The head of the national health insurance exchange is spreading the word that this year’s enrollment deadline is coming fast. MPB’s Evelina Burnett reports on his recent visit to Missisippi.
HealthCare.gov CEO Kevin Counihan says more than 94,000 Mississippians have signed up for health coverage since open enrollment began.
"We know that people tend to be - unfortunately like me personally - which is that they procrastinate, we know that they tend to wait until the last minute to enroll, so we're expecting a big, big surge in the next few weeks, before the end of the month," he says.
Counihan says enrollments are tracking just above where they were last year - and to a younger demographic. He says those younger enrollees could help with one of the issues some in Mississippi are finding – namely, a small number of insurance providers, which seems to have contributed to large increases in premiums in some places.
"Insurance companies want to see a refreshed risk pool," he says. "They want to see that things are tracking to get younger and healthy people into that pool. We're doing that.
"We want insurance companies to figure out that this profitable for them, it's attractive for them. We want them to duke it out in the marketplace and provide the best value for the consumer."
Michael Minor is with Get Covered Mississippi, a statewide network offering enrollment assistance at about 25 sites.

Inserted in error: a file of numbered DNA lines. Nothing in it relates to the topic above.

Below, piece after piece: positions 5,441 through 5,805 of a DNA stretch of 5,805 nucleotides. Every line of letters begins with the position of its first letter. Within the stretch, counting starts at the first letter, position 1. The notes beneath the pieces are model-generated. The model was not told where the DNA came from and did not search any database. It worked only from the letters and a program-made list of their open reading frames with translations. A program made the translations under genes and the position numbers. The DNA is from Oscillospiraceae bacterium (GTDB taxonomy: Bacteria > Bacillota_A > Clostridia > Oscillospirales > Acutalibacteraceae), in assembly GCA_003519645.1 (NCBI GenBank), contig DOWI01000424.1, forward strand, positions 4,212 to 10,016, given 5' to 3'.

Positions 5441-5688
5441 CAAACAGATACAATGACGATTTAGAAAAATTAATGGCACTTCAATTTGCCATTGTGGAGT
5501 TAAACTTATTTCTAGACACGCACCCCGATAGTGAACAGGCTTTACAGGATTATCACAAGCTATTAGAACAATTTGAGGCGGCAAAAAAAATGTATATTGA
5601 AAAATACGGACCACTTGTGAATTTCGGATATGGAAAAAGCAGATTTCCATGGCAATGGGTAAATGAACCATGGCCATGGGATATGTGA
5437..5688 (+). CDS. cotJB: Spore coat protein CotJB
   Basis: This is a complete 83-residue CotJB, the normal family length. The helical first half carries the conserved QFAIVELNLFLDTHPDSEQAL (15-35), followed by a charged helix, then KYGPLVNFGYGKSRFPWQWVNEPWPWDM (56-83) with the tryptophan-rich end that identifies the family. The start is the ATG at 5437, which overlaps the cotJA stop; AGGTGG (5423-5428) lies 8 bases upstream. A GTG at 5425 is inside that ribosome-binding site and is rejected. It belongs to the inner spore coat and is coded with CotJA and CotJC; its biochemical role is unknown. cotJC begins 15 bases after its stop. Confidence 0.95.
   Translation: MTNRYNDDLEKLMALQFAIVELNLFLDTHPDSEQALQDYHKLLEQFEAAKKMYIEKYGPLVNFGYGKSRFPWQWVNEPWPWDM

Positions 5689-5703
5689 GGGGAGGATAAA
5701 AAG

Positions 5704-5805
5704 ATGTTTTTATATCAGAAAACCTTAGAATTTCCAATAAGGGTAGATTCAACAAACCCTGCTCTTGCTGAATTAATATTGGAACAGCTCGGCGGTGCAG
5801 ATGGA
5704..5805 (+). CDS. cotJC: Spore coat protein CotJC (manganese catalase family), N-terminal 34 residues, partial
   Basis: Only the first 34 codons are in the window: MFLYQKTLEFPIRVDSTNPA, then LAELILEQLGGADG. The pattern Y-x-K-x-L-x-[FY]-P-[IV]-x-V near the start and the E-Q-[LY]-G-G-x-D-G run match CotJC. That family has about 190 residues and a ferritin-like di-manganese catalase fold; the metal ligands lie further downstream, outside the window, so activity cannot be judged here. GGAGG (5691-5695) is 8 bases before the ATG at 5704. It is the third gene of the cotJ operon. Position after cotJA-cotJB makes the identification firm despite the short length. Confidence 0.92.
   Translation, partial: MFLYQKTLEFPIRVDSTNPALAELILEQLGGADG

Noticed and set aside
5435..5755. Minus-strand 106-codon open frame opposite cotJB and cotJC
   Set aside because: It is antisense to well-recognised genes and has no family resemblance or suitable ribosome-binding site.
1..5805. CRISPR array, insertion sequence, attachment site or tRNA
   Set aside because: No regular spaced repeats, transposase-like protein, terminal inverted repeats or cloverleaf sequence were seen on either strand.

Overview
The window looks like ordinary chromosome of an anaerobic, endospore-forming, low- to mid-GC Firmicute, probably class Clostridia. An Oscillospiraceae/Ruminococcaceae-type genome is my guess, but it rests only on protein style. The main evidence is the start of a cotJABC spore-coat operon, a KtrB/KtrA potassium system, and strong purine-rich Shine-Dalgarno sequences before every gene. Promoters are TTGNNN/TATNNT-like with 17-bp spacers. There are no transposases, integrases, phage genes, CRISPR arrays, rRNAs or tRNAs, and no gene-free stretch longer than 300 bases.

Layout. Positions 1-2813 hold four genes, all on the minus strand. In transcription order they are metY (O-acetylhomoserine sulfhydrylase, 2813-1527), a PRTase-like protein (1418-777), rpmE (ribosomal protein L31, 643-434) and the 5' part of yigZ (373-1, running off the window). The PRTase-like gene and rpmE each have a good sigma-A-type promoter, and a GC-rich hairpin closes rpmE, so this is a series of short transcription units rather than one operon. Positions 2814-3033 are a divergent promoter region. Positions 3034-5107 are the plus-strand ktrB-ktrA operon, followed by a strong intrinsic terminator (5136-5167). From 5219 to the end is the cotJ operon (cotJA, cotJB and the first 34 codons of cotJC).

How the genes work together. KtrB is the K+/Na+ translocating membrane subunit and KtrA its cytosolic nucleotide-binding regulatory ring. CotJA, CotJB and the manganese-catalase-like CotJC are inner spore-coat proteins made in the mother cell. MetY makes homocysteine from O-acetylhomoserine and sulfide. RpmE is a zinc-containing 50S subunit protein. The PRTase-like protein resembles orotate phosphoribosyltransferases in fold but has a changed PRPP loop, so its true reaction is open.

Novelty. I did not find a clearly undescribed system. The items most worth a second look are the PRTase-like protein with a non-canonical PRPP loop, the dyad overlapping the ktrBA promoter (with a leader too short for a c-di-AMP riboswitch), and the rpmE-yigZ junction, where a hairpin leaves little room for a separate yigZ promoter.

He says premium changes have varied throughout the state. But, in general, he says the sign-up process itself is going much more smoothly.
"The website is working quicker, the response time has been better, the tools they have available," he says. "We started in 2013, so it's like night and day difference. People have really been pleased about the level of service."
One other change this year: the penalties for not having insurance will increase: "In 2016, the penalty is now a minimum of $695 per person, or 2.5 percent of household income. So, for example, if you have a household income of $50,000, that would equate to about $1,250," Counihan says. "You can exempt out of that penalty for affordability, religious affiliation, other kinds of things. But we just want to make sure everybody's aware that that penalty is out there."